All Saints, Keswick
Origins of popular hymn
A churchwarden, Lord Dannatt, who welcomed the Society’s members in September 2019, mentioned that a hymn may have been inspired by the rolling countryside around the church. John Hampden Gurney (1802-1862), who was Rector of St Mary’s, Marylebone, and a Prebendary of St Pauls, wrote the hymn “Fair waved the golden corn” and many others. He also penned verses for “Ye holy angels bright.” He was the son of Sir John Gurney, a High Court Judge, Baron of the Exchequer, son of Thomas, who was noted as a shorthand writer in London. Thomas claimed connection with the Norfolk Gurneys and Dan Gurney’s “Record of the House of Gournay,” known by the family as the Apocryphal Book of Dan! Report in The Round Tower, December 2019.
Keswick Church has seen many changes in fortune over the centuries. It is possible that it may date from Saxon times as indicated by the ruined east wall and the flint quoins at the north and south corners. But for more than 300 years, it was not even a parish church.
The round tower dates from medieval times and many of the outside flints are knapped, exposing the shiny inside of the stone. This technique of using cut flints is thought to date from the early 14th century. The tower is a later build than the remains of the chancel.
Keswick and Intwood churches were united in a single parish in 1598. Shortly afterwards, Sir Henry Hobart bought the two estates and decided to repair Intwood – used for many years as a sheepcote by the former owners, the Gresham family. Keswick church was effectively demolished. The bells and pews were removed from Keswick and taken to Intwood. By the 1820s, Keswick was dilapidated when Robert Ladbrooke visited.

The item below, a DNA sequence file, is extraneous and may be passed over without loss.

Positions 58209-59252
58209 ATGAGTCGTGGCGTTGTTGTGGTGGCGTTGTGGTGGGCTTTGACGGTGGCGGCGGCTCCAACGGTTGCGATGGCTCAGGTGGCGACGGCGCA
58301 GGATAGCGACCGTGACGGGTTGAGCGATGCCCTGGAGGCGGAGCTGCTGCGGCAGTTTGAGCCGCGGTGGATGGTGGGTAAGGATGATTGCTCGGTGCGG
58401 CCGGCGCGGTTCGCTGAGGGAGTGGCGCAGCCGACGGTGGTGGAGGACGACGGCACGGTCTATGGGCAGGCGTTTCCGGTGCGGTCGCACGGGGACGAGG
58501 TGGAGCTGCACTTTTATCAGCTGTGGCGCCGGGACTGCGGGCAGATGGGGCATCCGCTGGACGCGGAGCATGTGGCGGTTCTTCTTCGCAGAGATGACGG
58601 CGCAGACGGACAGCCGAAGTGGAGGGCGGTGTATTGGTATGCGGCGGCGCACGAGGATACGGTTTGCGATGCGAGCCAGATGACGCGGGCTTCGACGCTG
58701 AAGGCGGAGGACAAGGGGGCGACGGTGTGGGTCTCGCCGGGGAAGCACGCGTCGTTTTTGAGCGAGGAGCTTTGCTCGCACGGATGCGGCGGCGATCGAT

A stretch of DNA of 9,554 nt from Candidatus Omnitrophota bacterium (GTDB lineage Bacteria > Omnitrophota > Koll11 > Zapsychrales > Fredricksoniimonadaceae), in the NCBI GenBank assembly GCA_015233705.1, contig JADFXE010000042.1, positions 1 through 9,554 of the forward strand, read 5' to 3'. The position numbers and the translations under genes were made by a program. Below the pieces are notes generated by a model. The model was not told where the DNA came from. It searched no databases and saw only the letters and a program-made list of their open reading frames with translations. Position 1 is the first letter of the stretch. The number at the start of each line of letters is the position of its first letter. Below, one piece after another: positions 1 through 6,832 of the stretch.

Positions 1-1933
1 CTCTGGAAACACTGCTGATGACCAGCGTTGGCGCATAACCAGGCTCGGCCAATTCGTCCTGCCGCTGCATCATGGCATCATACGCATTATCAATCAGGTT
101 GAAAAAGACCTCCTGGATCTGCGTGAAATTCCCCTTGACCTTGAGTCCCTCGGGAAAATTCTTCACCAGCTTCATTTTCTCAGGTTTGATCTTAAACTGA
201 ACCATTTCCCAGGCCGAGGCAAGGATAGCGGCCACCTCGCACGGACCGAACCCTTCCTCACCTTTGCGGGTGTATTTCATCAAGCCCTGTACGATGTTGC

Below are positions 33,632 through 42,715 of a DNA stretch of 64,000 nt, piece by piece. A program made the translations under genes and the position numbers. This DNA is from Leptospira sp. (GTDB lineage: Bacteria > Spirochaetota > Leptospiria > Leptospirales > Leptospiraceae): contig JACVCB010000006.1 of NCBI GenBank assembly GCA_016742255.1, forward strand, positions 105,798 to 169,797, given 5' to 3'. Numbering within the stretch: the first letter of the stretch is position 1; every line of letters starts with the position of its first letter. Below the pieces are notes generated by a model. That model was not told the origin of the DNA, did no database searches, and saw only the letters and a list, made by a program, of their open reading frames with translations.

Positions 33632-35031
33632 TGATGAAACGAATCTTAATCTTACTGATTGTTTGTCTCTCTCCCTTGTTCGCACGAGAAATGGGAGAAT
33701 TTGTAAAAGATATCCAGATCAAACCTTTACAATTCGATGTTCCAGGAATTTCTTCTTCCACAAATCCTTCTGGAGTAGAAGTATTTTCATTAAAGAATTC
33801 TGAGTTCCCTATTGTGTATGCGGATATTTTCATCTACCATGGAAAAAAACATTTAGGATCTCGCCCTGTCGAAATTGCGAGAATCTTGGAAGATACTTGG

When the Gurney family bought the Keswick estate in 1747, as Quakers, they had no use for a parish church. But when they later became members of the Church of England, they continued to worship at Intwood.
‘Lyn Stilgoe, who is a Gurney, wrote this brief item of family history, and details about the church.
John Henry Gurney I never lived at Keswick, which then belonged to his cousin Hudson Gurney till 1864. Hudson (1775- 1864) originally planned to leave Keswick to his niece Mary Jary Gurney, but after she eloped with the stable boy, he changed his will to leave it to her husband (and 2nd cousin) John Henry I (1819- 1890). He lived at Old Catton, and then at Northrepps.
It was his son, John Henry II (1848-1922), who was responsible for Keswick’s revival. In 1891, he gave the churchyard – then farmland to the edge of the ruins – back to the Rector. And two years later, he decided to repair the tower and build on to it a mortuary chapel – the present nave. In 1920, he applied for the church to be recognised as a parish church again.
The apse for the sanctuary was added in 1964 when it had been intended to re-use the flints from the ruined walls. However, the Saxon mortar proved too hard to demolish.
John Henry II lived at Keswick at the New Hall, which had been built by Hudson Gurney in 1819. John Henry II’s son, Gerard, who died 1934, with no children, left Keswick to his cousin Quintin Gurney 1883-1968. Incidentally, the Keswick estate hosted the Royal Norfolk Show on many occasions. In 1947, marking the centenary of the Royal Norfolk Agricultural Association, King George VI and Queen Elizabeth, visited the annual show.
Taken from The Round Tower, December 2019.